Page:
We’re not going too far out on a limb when we predict that Peter Jackson’s upcoming “Hobbit” trilogy will be one of history’s biggest franchises—we’ll almost definitely end up seeing it this Christmas. But the series may have to forgo the usual “no animals were harmed in the making of this film” claims, because several wranglers who worked on the New Zealand production before quitting in protest now blame the production company itself for the deaths of dozens of barnyard creatures.
While the American Humane Association claims that no animals were harmed during filming, Jackson’s spokesperson acknowledged that “horses, goats, chickens and one sheep died” at a farm used to house wildlife actors with bit roles in the movie, calling the horses’ demise “avoidable” but claiming that producers worked to improve safety measures after the deaths (most of which occurred due to the sinkholes and steep cliffs surrounding the farm).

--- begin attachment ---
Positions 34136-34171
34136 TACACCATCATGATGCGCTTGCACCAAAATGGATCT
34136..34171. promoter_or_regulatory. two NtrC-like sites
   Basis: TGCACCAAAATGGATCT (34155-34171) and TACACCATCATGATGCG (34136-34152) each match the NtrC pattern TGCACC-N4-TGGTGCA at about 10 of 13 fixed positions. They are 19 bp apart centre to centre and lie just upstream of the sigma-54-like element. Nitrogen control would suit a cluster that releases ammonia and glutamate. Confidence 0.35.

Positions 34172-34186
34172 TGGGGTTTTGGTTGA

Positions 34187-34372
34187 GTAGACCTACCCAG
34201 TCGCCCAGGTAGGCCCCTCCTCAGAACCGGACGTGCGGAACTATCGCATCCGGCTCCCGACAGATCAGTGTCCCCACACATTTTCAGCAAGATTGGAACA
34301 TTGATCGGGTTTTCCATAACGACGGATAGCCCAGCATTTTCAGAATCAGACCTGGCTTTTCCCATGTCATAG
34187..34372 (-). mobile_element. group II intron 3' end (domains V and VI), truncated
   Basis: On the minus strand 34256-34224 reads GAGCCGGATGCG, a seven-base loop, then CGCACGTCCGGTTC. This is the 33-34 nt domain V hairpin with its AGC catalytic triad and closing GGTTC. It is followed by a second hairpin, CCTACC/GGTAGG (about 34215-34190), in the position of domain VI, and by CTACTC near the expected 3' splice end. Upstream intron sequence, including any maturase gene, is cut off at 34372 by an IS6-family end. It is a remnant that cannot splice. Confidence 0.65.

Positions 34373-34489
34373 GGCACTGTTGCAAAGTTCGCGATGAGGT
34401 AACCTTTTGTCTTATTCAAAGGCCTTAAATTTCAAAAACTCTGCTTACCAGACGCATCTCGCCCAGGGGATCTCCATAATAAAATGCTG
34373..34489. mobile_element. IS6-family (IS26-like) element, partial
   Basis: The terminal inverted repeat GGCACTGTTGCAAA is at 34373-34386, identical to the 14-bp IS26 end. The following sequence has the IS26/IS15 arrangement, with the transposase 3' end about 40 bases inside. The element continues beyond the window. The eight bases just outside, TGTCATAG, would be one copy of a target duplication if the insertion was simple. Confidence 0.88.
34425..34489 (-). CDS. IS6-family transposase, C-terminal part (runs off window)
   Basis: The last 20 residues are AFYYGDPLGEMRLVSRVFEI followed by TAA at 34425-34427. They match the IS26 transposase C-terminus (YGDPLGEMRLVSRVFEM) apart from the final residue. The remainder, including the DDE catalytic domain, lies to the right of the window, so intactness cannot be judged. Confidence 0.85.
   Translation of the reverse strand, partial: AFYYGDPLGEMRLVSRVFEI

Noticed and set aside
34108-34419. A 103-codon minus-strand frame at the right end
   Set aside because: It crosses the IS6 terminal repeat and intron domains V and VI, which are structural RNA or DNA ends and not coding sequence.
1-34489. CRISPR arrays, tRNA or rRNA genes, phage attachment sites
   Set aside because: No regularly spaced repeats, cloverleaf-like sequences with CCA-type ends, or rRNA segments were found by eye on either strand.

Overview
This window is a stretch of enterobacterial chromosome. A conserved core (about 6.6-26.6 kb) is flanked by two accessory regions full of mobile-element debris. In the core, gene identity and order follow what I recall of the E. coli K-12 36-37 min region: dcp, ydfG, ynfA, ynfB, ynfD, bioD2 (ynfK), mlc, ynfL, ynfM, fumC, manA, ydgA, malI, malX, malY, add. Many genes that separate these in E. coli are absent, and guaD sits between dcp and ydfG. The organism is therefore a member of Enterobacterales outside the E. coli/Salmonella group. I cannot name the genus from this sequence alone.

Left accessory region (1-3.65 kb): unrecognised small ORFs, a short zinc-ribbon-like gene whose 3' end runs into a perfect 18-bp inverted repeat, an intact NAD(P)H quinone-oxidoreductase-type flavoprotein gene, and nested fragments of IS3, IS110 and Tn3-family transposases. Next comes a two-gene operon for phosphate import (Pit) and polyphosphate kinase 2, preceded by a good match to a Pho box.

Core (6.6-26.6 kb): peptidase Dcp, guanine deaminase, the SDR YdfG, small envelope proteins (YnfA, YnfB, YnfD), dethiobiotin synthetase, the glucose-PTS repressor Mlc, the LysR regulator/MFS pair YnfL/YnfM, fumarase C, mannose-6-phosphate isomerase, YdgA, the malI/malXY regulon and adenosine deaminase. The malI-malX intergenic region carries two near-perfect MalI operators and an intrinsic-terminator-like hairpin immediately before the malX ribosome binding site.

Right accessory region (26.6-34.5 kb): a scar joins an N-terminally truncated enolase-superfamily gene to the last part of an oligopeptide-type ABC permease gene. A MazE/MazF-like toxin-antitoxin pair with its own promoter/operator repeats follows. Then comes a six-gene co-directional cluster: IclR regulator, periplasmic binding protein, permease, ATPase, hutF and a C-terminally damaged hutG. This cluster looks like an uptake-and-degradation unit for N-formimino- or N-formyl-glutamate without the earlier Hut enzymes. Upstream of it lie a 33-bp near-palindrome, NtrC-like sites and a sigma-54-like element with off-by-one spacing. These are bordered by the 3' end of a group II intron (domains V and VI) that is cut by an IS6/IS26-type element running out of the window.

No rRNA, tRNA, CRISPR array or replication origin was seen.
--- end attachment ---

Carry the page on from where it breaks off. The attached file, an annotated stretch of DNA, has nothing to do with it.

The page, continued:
Will any significant changes come of this incident? In a statement, the AHA acknowledged that “what happens off-set remains a blind spot in its oversight” and that it may need to review the system it uses to approve practices on various productions.
Will it create a PR headache for “The Hobbit”? PETA plans to protest premieres in New Zealand, The US, and the UK, but we can’t see the story doing too much damage to the Hobbit brand—these films are far too big to lose any real box office over a few protests, no matter how well-organized they may be.
But it may damage Hollywood’s sometimes-shaky reputation as an animal-friendly town. And this isn’t a trivial issue; remember that HBO cancelled its brand-new horse racing show “Luck” earlier this year after several animals died on set.